A heated discussion, or at least a discussion about heat

On Tuesday, Feb. 7, the Old Men of the Mountain met at the Middleburgh Diner in Middleburgh.

This was a morning when the weather guys and gals were predicting some nasty winter weather but the OFs headed out anyway. Those who arrived had nice weather but, when it came time to leave the diner, the freezing rain and sleet had begun.

The OFs who lived below 1,400 feet had only the rain and sleet — those over 1,400 feet had large wet snowflakes thrown in for good measure, at least in the Helderbergs. The OFs are in the hills west of the Hudson so that is the geography the OF use as reference.

The OFs were wondering how National Grid comes up with the report it sends out on how your use of electricity compares to your neighbors. The OFs said they look around at their neighbors and they see the neighbors have as many lights on as they do, only according to National Grid these neighbors are using less electricity.

One OF said his neighbor across the street is a graveyard. He said those guys really don’t use much electricity. His other neighbor lives there only part of the year so he does not use much. The other neighbor is a vacant building so, of course, he is using more than that neighbor.

Another OF said three of his neighbors are on solar power and this OF wonders if his usage is based on a comparison with them. The point is the OFs don’t know what neighbors they are being compared to.

One OF suggested there should be a little map with an arrow pointing to his place and little dots or something denoting what neighbors he is being compared to. The report says it compares your home to approximately 100 homes of the same square footage as the OF’s home and uses the same type of heat.

Many OFs say that is a lot of real estate to find 100 homes close to his home. The OFs look at this notice, find it interesting in a way, but still look at it and then say “so.”

The report says this OF’s house is 1,500 square feet and has electric heat. He has never used the electric heat. In the beginning, he used a wood stove, but converted to oil quite a few years ago. The OF said the wood had become just too much work.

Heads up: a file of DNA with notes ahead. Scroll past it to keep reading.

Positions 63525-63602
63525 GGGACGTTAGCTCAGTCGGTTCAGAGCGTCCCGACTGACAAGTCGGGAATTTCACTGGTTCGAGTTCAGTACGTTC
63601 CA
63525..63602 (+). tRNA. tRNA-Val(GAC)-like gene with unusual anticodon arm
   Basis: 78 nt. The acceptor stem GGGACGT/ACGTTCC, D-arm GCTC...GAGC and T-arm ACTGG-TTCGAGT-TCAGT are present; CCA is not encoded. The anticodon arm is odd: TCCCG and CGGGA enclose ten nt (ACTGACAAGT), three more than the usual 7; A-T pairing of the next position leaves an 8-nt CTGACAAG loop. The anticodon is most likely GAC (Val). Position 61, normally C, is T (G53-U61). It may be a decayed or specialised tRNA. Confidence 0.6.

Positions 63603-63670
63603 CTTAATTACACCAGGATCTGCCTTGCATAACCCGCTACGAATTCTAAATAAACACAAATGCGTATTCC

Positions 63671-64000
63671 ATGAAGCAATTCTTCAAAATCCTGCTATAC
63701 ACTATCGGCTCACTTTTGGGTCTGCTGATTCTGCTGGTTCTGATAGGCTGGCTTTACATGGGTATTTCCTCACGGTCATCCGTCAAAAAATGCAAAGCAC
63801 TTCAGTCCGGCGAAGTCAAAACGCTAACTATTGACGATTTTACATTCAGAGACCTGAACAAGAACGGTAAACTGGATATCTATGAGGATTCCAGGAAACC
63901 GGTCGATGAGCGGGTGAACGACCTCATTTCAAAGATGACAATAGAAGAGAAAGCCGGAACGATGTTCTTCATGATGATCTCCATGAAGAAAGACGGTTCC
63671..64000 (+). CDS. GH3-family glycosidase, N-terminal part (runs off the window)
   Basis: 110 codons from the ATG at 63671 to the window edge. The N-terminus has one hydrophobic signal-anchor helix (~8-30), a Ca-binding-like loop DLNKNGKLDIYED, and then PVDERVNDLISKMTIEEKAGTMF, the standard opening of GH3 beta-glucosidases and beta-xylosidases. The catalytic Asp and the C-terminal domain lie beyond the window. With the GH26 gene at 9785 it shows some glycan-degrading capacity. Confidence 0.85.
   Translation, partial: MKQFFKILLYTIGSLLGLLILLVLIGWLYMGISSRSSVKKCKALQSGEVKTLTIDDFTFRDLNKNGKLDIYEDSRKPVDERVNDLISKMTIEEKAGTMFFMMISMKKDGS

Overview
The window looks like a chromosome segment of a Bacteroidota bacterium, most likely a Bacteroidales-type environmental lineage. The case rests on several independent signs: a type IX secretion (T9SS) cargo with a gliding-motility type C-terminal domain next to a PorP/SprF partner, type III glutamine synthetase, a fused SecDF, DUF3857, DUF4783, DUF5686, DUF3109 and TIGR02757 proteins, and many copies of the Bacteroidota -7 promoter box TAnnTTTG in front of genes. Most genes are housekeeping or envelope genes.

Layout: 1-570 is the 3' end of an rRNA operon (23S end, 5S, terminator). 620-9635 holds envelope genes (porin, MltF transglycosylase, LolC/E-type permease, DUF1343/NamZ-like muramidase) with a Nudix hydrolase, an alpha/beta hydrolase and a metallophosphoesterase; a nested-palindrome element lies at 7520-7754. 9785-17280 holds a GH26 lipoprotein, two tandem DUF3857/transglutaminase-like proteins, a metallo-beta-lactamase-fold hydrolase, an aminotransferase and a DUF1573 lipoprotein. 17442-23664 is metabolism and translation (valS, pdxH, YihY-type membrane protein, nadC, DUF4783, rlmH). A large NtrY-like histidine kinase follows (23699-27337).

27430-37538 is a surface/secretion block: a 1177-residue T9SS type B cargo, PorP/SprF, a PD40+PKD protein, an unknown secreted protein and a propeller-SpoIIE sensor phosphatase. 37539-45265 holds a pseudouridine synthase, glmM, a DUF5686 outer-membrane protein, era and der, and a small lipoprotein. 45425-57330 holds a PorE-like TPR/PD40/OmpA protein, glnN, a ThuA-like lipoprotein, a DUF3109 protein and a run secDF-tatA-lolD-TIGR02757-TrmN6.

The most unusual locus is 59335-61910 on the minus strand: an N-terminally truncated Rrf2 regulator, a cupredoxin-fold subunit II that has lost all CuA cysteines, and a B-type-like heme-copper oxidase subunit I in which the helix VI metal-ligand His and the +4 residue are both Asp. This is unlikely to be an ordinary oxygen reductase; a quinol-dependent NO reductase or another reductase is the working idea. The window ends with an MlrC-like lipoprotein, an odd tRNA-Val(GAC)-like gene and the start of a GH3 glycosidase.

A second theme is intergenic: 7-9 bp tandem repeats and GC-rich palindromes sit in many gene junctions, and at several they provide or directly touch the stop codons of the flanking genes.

One OF mentioned this notice from National Grid is a good idea. The OF can use it as ammunition to show his wife that they are using too much power and she should turn off the lights when she leaves a room. The OF maintained his house is so lit up that planes use it as a beacon; it is even listed on aircraft routing maps.

I-88: Lonely street

The OFs discussed traveling to Binghamton or to Oneonta prior to the construction of Route I-88 and after. Using Route 7 before the interstate was completed was interesting but took some time to get to places. I-88 did not do as much damage to the small towns along Route 7 as the Thruway did to the towns along Route 20.

Many OFs say it is still faster to come from Syracuse to Albany on Route 20 than it is to use the Thruway. The OFs claim I-88 is only a late spring, summer, and early fall road. It is a dangerous highway in the winter.

A couple of the OFs said it is a dangerous highway any time of the year in bad weather. Some OFs said it is the wind, while another said it is the wind, but it is also the deer, and he continued with comments concerning the sun. The sun never shines on the highway through some of the cuts in the hills that were made when the highway was built.

One OF thought it was not maintained as well as the Northway or the Thruway because there is nobody on it. Another OF said that he sometimes thinks he is still in his driveway because there are stretches where he can drive for miles and be the only car on the road.

“My kind of road,” one OF added.

This scribe mentioned the optical illusion for about three or four miles where the road appears to be going downhill when actually it is necessary to apply pressure to the accelerator to maintain speed because the road is in fact going uphill. The scribe also added the driver wouldn’t notice this if the car is on cruise control.

Who are we?

At one end of the table, there was some discussion on where we come from, and are we really are who we think we are.

Included in this was some discussion on Warners Lake and Thompsons Lake. The OFs said the fishing on Warners Lake was not as good as it had been in previous years. It could be the open winters one OF thought.

Then followed a dialogue in which one OF was informing the other OFs how, after precise instructions were dictated by the manufacturer of his home, the foundation and yard grading had to be exact before they would deliver the home.

The OF related that, when the home came, the trailer was moved into position and beams were laid; then one man came and pushed the house onto the foundation with one hand.

This should have been a Kodak moment, or even a video moment. One OF said a bare house with nothing in it really doesn’t weigh that much.

Those OFs who made it to the Middleburgh Diner ahead of the freezing rain and sleet, and whatever else was coming, were: Harold Guest, Bill Lichliter, John Rossmann, George Washburn, Roger Chapman, Roger Shafer, Robie Osterman, Don Wood, Mace Porter, Gerry Irwin, Mike Willsey, Russ Pokorny, Marty Herzog, Elwood Vanderbilt, Warren Willsey, Ted Willsey (with Denise Eardley, Ted’s private chauffeur; if you have a Hilltown Willsey gene, be prepared to have a long, productive life, so behave yourself when you are young because, if you do anything stupid and go to jail for life, it is going to be a very long time), Harold Grippen, and me.  

Location:

Navigation